He was an artist, nevertheless,—a fisherman,—the best we ever met; and that is a great saying. For knowing where to find trout, when and how to get them, what to rise them with, and how to play and kill them, we never met his equal. He had other accomplishments, to be sure: he was a good shot, and could creep upon a flock of grey plover, driving an old cow or a horse before him to screen him from the wary birds, with any other man in the barony. He wasn't a bad fiddler either, particularly at a rousin' tune—"Moll in the Wad," "Rattle the Hasp," "The Grinder," or any of the classic, but now almost forgotten, airs of Connaught. He could feed, and clip, and spur, and "hand" a cock with any man that ever stood in the pit of an Easter Monday. There wasn't a pile nor a stag in the three parishes but he knew its whole seed, breed, parentage, and education. Barring Pat Magreevy, he was the greatest authority on such matters from "the Barony"[13] to Sliebe Bawn, and no main was ever fought without his presence; but latterly he did n't like to have the subject evened to him, by reason of a false accusation made against him by an enemy, some years before, of having stolen, out of the county Sligo, a game chicken that had been hatched in a scald-crow's nest;—but enough of that.

Among the many popular superstitions attendant upon the breeding and rearing of game fowl, it was believed that if an egg was extracted from a hawk's or raven's, or a hooded crow's nest, and a game egg placed therein, that nothing could beat the bird so reared,—that it always partook of the carnivorous propensity and indomitable courage of its nurse and the foster family with which it had been brought up.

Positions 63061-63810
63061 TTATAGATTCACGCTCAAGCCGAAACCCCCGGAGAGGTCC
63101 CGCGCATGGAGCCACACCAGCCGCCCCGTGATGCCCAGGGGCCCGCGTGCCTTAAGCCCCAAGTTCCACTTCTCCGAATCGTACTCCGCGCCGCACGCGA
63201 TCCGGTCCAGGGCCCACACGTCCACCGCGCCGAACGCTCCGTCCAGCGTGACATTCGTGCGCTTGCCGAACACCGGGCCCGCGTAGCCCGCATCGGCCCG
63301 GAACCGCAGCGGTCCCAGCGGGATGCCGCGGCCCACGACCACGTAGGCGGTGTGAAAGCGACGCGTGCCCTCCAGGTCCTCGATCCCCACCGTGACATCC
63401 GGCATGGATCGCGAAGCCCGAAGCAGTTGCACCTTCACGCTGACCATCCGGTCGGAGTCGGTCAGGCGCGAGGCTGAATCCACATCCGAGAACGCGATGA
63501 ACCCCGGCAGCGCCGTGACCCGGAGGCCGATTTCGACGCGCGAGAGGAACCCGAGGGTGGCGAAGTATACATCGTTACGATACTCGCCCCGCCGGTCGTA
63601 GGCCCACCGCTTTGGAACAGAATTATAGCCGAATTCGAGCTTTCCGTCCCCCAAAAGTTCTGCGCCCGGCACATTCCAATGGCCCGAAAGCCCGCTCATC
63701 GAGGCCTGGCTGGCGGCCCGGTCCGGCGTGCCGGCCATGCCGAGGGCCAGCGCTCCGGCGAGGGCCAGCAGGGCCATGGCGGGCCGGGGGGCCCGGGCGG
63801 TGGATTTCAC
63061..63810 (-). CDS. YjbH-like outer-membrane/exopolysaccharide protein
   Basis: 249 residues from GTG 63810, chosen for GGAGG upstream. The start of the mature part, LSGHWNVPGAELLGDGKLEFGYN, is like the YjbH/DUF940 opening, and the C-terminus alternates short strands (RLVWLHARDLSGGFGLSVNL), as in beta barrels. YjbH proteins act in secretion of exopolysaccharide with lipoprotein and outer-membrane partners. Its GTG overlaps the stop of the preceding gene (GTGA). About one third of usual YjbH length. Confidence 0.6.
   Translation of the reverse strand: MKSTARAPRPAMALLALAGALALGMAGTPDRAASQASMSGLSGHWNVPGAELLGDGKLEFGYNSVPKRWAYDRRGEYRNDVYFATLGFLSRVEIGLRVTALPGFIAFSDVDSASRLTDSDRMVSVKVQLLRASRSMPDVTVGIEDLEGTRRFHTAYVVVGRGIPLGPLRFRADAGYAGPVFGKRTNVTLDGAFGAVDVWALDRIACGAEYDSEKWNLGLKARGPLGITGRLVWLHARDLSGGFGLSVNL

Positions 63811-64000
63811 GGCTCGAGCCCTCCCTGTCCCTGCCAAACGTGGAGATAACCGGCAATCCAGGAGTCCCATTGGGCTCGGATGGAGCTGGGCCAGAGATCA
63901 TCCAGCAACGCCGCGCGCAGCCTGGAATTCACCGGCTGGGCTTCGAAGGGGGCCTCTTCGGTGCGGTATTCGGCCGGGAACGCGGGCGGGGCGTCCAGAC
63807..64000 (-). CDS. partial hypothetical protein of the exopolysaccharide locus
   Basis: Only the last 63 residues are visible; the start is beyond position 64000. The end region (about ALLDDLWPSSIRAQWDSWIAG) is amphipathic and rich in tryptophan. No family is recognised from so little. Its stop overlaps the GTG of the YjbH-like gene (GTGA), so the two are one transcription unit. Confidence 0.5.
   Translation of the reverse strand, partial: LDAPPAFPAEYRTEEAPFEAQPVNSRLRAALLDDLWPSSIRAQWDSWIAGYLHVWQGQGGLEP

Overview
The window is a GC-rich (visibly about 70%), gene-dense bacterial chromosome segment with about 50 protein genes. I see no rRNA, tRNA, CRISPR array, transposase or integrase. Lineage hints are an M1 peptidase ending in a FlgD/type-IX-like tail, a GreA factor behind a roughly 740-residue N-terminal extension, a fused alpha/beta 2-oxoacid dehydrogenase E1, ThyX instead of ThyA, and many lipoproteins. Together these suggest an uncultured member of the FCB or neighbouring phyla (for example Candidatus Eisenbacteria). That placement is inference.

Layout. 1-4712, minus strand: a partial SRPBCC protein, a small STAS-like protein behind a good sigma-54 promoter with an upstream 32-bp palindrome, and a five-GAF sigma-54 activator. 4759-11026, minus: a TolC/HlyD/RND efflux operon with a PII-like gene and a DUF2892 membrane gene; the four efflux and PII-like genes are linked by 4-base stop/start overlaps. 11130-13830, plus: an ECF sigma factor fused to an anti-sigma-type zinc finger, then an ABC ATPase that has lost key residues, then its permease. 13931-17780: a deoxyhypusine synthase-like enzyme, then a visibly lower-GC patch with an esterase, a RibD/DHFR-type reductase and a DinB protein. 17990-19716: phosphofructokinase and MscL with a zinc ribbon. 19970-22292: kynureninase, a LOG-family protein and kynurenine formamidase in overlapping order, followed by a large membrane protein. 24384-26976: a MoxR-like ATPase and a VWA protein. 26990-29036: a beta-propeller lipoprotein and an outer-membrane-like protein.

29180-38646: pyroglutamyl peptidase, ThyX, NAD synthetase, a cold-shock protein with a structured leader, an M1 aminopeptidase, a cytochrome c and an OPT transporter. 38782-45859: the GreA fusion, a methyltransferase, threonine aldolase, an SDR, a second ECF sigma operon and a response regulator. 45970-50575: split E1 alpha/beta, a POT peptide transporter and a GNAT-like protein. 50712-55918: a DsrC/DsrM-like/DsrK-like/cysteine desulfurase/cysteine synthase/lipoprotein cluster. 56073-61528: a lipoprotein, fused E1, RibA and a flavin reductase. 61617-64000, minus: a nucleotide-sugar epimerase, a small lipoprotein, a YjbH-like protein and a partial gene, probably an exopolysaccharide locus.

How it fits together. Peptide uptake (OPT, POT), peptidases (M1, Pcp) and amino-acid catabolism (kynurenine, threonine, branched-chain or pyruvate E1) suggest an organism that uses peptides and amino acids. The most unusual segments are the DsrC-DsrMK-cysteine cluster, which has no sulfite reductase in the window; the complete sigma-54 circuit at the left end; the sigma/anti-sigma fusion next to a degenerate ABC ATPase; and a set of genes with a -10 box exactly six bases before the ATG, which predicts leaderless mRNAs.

Like St. Patrick's aunt, Misther Welsh "undherstud dishtillin'," though he seldom undertook the office of illicit distiller; but whenever anything went wrong with the ordinary manufacturer, when the burnt beer had too great a tack, or the wash rose into the still-head, or ran through the worm, he knew what to do with it, and could keep it down with a dead chicken, or something worse; and he was famed for making the best lurrogue, or luteing, to keep in the liquor in an old leaky still, of any other person in the seven parishes; but, we repeat, he was not by trade a distiller.

Paddy was great at a wake, where his arrival was hailed as would be that of Strauss or Lanner in a folks-ball at the Sperl or Goldenen Piern at Vienna, for nobody knew the humours of that festival beyond Paudeen Brannagh. He could tell them how to slap,[14] and play forfeits, and shuffle the brogue, and rehearse "the waits;" or he could sing the "Black Stripper,"[15] and "Nell Flaherty's Drake," or repeat a rhan beyond compare. The young, and those unconcerned in the mournful spectacle, welcomed him with loud applause; even those in grief would smile through their tears, and the nearest relative of the deceased would exclaim:—